“We are pleased to confirm that we will be participating in the State of Virginia’s Point Prevalence Survey this Thursday, May 21,” the company told family members. “Virginia’s National Guard will administer COVID-19 testing for all residents and team members… The results are expected back in approximately 72 hours and we will be reaching out to any families where a COVID positive outcome is the result.”
The Point Prevalence Survey (PPS) program was announced by Virginia officials last month as an early intervention tool for slowing outbreaks that spread quickly at long-term care facilities. PPS testing has been conducted in at least one other such facility in Northern Virginia, as reported by NBC 4. A county spokeswoman declined to say whether other facilities in Arlington have received the wide-scale testing.
“The Commonwealth receives and approves the requests for point prevalence surveys at facilities,” said Cara O’Donnell. “Arlington Public Health has encouraged all facilities to conduct point prevalence surveys, and submits the requests from the facilities to the state. We cannot provide information on which facilities have requested this due to health privacy laws.”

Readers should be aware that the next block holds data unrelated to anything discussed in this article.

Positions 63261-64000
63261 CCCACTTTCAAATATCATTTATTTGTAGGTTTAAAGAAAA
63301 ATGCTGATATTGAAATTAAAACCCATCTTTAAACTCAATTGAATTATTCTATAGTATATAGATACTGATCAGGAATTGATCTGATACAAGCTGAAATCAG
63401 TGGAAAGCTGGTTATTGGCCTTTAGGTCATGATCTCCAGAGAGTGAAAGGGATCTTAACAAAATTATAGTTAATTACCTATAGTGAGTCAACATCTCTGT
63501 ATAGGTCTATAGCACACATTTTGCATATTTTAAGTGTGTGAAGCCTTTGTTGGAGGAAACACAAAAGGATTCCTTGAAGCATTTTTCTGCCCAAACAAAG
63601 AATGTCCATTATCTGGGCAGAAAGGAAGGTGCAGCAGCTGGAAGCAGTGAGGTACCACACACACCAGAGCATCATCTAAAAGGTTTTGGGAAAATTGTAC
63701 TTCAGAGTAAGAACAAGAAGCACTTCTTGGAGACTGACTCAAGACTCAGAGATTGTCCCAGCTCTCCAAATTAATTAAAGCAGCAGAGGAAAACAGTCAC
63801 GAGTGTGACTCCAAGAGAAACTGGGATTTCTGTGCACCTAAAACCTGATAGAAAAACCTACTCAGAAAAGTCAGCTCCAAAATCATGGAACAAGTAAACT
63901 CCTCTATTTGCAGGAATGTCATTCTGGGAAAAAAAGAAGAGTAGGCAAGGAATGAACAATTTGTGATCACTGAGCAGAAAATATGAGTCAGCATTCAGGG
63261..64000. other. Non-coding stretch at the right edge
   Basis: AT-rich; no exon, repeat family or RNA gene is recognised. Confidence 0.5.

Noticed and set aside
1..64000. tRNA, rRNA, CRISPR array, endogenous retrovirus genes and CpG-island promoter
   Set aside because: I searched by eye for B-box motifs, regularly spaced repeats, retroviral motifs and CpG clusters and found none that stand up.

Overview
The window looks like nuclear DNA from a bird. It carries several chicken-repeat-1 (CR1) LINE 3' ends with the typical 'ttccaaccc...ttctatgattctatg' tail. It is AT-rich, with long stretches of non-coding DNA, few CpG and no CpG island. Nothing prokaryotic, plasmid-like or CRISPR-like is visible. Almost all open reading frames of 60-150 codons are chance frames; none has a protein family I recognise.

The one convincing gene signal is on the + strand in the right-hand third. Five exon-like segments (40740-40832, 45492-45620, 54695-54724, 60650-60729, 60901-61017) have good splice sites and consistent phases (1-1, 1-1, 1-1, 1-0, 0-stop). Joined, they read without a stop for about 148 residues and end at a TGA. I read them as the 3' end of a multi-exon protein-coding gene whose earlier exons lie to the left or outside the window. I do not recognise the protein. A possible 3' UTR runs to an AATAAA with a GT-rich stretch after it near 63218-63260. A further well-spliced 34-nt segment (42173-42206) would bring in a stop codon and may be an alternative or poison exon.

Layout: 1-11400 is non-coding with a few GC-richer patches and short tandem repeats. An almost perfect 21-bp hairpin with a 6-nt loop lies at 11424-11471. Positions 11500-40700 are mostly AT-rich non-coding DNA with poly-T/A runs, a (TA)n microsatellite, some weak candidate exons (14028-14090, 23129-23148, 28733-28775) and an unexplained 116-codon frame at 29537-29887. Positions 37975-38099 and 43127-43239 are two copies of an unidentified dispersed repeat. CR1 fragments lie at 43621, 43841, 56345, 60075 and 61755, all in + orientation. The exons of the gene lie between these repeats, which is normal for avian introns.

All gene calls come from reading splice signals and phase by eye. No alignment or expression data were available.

As of this morning, the Virginia Dept. of Health reported 14 known COVID-19 outbreaks in Arlington, including nine in long-term care facilities and three in healthcare settings. The county has 1,763 known cases, 346 hospitalizations, and 89 coronavirus-related deaths, according to the latest VDH data.
Nearly half of the 89 deaths were among those ages 80 and above.
Two Arlington teens are facing felony charges after an alleged vandalism spree in the new Dorothy Hamm Middle School.
Police were dispatched to the under-construction school on Vacation Lane — which formerly housed the H-B Woodlawn Secondary Program — just after 11 p.m. Wednesday, following a burglar alarm activation. They found two 18-year-olds and a slew of damaged property, according to the Arlington County Police Department.
“Arriving officers established a perimeter and observed the suspects exit the building,” police said in a crime report. “One suspect was taken into custody, while the second suspect attempted to flee on foot. Officers later located the second suspect nearby and took him into custody without incident.”
The teens “were arrested and charged with Burglary with Intent to Commit Larceny/Assault & Battery/Other Felony, Conspiracy to Commit a Felony, Destruction of Property and Consume/Purchase/Possess Alcohol: <21 Years Old,” the crime report said. “They were held on no bond.”
A police spokeswoman said the damage was mostly from graffiti.
“The suspects allegedly tore down posters and papers and spray painted various items throughout the building,” said ACPD’s Ashley Savage. “A cost estimate of damages is ongoing.”